There are certain terms that we must know to understand the status of and problems faced by wildlife.
Endemic: When a species is found only in a particular geographical region because of its isolation, soil and climatic conditions it is said to be endemic.
Extinct: Permanent disappearance of a species in the wild after repeated searches of known or likely areas where they may occur.
Endangered: A species in danger of becoming extinct.
Threatened: A species that will become endangered if its present condition in the wild detoriorates.
Rare: A species that is not yet threatened with extinction, but is in need of close monitoring.
Vulnerable: A species experiencing a decline in the number of its population.
Schedule I animal: An animal specified in Schedule I of the Wildlife (Protection) Act, 1972 which is endangered or threatened or rare.
IUCN: International Union for Conservation of Nature and Natural Resources.
The Eastern Himalayas and the Western Ghats are 2 of the 18 recognized hotspots of the world. Hotspots generally refer to the areas rich in general diversity, high degree of endemism and higher incidence of endangered and threatened species of flora and fauna.
The Eastern Himalayas are recognized as the ‘Cradle of Speciation’ due to their rich diversity of primitive flowering plants. 63 percent of the genera of the Indian land mammals, more than 60 percent of Indian birds, two endemic genera of lizards, 35 endemic reptilian species, including two turtle and 68 amphibian species of which 20 are endemic, are found in this region.
The Western Ghats run for approximately 1,500 km. along the west coast of India. They cover only 5 percent of India’s land surface, but the region has 490 arborescent taxa, of which as many as 308 are endemic. 245 species of orchids belonging to 75 genera are found here, of which 112 species in 10 genera and about 1,500 dicotyledonous plants are endemic to this region.
As many as 315 species of vertebrates belonging to 22 genera are endemic, including 12 species of mammals, 13 species of birds, 89 species of reptiles, 87 species of amphibians and 104 species of fish.
The rich faunal and floral diversity in these regions are listed as threatened. Nearly 235 species of endemic flowering plants are considered endangered.
The Lion tailed macaque, Niligiri Langur, Nilgiri tahr, flying squirrel and Malabar gray hornbill of this region are recognized as rare fauna.
Threats to Indian Wildlife
Today, India’s biodiversity is in jeopardy. Due to various reasons, many wild species are disappearing rapidly. An incalculable number of species are already gone forever, and a large percentage of the rest are threatened with extinction. In almost all cases, the threats to wildlife can be traced to human activities. Today, with the population explosion, more and more land is being cleared for agriculture, habitation and other developmental projects.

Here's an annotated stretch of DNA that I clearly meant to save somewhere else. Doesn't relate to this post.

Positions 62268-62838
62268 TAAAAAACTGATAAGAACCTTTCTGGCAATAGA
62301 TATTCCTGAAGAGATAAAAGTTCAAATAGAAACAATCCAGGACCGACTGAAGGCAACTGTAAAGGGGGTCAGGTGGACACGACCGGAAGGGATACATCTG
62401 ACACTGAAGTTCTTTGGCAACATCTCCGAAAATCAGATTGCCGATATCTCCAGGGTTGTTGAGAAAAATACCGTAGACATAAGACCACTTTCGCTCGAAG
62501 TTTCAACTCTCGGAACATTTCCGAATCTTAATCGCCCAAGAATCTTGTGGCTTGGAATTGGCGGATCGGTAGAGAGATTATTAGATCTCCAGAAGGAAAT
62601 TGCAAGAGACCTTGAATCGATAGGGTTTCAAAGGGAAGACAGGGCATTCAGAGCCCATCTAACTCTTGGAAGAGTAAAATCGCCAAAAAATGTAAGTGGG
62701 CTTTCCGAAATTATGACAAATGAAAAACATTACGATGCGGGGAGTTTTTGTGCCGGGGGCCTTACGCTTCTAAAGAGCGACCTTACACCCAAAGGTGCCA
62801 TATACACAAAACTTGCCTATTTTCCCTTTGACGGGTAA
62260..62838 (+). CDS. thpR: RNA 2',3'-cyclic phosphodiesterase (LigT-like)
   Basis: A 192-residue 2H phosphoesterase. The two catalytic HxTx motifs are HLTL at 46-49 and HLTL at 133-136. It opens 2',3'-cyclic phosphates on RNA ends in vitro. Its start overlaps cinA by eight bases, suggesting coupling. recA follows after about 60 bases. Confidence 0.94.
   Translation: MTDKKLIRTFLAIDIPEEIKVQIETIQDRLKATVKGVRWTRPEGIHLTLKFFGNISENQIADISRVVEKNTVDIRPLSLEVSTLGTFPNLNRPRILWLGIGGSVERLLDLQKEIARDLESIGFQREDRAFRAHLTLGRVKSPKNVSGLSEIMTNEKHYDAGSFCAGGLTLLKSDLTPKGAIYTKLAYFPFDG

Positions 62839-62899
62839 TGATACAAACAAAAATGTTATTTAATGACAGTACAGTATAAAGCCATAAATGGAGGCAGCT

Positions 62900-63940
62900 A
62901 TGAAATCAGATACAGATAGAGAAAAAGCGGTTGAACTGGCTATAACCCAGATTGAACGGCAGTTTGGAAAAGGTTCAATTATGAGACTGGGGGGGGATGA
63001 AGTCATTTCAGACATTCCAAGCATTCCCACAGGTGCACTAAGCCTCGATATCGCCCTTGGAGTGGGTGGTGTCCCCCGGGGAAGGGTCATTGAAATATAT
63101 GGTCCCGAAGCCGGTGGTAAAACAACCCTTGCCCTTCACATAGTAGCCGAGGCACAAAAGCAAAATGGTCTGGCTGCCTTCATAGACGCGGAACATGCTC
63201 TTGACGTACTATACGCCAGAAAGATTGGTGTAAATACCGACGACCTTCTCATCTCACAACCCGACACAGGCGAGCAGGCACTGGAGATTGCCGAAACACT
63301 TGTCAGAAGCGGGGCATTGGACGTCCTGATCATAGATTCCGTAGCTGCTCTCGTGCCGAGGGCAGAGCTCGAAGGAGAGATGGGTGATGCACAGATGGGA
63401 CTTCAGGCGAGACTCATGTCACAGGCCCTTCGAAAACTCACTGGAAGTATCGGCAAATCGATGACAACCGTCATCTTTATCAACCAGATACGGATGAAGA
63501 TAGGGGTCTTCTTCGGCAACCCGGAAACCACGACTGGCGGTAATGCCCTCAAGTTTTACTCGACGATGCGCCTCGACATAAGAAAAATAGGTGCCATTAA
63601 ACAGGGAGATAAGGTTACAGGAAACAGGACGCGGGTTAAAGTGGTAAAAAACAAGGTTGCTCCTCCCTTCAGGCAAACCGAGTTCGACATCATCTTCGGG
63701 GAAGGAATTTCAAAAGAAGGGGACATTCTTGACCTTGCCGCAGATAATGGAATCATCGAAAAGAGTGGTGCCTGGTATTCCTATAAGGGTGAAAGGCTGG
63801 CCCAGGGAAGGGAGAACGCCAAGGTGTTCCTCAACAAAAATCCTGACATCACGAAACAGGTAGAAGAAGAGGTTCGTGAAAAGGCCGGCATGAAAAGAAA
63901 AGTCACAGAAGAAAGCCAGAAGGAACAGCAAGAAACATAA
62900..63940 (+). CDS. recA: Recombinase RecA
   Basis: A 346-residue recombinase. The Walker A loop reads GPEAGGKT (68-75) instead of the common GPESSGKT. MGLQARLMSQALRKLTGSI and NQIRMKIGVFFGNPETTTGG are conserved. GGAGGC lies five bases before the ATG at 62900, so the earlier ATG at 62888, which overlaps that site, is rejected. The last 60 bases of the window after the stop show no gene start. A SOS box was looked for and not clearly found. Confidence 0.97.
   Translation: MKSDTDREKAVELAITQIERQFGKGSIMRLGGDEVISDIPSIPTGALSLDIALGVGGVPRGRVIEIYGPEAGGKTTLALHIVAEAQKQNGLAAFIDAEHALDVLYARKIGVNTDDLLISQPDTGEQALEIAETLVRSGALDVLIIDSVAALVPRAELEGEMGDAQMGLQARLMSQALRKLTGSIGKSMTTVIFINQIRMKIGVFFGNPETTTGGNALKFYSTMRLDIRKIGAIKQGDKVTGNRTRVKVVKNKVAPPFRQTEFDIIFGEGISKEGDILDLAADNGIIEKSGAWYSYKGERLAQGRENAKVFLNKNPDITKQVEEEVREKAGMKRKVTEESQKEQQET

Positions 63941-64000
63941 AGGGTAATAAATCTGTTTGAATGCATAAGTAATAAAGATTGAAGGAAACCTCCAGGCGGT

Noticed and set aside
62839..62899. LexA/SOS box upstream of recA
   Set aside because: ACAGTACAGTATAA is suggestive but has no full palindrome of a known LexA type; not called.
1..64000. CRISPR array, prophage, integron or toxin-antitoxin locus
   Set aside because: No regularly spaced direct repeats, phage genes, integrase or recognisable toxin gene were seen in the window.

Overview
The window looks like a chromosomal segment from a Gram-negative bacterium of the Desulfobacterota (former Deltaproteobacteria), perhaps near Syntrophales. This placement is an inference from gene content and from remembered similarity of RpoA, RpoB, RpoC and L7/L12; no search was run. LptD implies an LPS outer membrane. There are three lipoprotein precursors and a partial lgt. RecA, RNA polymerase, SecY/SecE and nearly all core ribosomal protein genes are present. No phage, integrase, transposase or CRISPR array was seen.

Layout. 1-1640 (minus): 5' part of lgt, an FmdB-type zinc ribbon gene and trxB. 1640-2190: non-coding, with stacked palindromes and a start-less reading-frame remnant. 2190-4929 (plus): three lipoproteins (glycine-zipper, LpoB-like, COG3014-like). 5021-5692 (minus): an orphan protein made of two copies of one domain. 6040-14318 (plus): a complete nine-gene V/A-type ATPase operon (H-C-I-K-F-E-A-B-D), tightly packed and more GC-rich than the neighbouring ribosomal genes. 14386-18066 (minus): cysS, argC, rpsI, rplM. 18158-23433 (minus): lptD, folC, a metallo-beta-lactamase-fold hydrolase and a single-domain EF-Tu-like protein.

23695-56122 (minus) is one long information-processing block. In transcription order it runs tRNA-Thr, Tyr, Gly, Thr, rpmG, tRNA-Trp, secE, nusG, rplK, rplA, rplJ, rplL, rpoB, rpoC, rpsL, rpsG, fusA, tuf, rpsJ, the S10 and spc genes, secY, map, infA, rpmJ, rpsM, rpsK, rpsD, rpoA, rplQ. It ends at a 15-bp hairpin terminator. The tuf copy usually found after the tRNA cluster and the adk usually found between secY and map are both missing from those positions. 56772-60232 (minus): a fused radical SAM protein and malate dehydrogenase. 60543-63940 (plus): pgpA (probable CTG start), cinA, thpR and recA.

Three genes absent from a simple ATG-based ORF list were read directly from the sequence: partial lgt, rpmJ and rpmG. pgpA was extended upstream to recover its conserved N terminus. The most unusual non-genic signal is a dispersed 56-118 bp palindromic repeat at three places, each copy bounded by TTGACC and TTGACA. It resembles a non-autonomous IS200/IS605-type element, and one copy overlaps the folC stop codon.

- Habitat destruction is the main cause for wildlife extinction in India. The rapid deterioration of the environment due to human interference is aiding the disappearance of wildlife from the biosphere. According to IUCN, habitat loss and degradation have affected about 89 percent of all threatened birds, 83 percent of mammals and 91 percent of all threatened plants globally. Habitat loss is due to deforestation for extended cultivation, construction of dams, mining operations and road laying. When the natural habitat of animals is destroyed, it leads to a decline in their primary food supply and breeding and nesting grounds. Hence their numbers get drastically reduced. In the case of plants, if their natural habitat is destroyed and the species that controls the pests that attack them are lost, then their survival is at risk.
- With the advent of agriculture man began to grow large quantities of selected crops in his own chosen place, after clearing away the existing natural ecosystem. Out of thousands of edible plants on earth, we have come to depend on only a few. About 90% of the plant food that we eat comes from only twenty species and more than half comes from just three grains, viz., rice, wheat and corn. Selective cultivation has paved the way for the disappearance of wild and rare species. As a result we have lost much of the faunal diversity that depended on those species. Large scale use of pesticides and fertilizers has polluted the land and river ecosystems.
- Pollution by heavy metals, persistent biocides, organic wastes, removal of sand from riverbeds and agricultural run off have spoilt the river ecosystem. The marine ecosystem is affected by hot water from nuclear and thermal power plants, toxic effluents from coastal areas, oil spills, blasting and dredging, collection of undersized fishes and other organisms, exploitation of ornamental seashells and pearl oysters by domestic shell craft industry, export of sea fans and seaweeds, etc.
- Poaching of animals for their skin, fur, tusk, horns and meat for medicinal purposes are a major threat to birds, mammals, plants and reptiles. Superstitious beliefs are the cause for the slaughter of certain species. The meat or body parts of these animals are believed to cure particular ailments.
- Introduction of exotic species are a significant threat affecting 350 (30% of all threatened) bird and 361 (15% of all threatened) plant species. Sometimes cultivated for economic reasons, like the silver oak and eucalyptus, they tend to completely overrun the land, preventing the growth of natural species. The sholas, the natural vegetation of the Nilgiris, have thus dwindled. Since they play an important role in absorbing moisture and maintaining the water table, the Nilgiris are today facing acute water shortage.
- Contradictory laws and polices of the Government and ineffective implementation of laws have also affected the wildlife.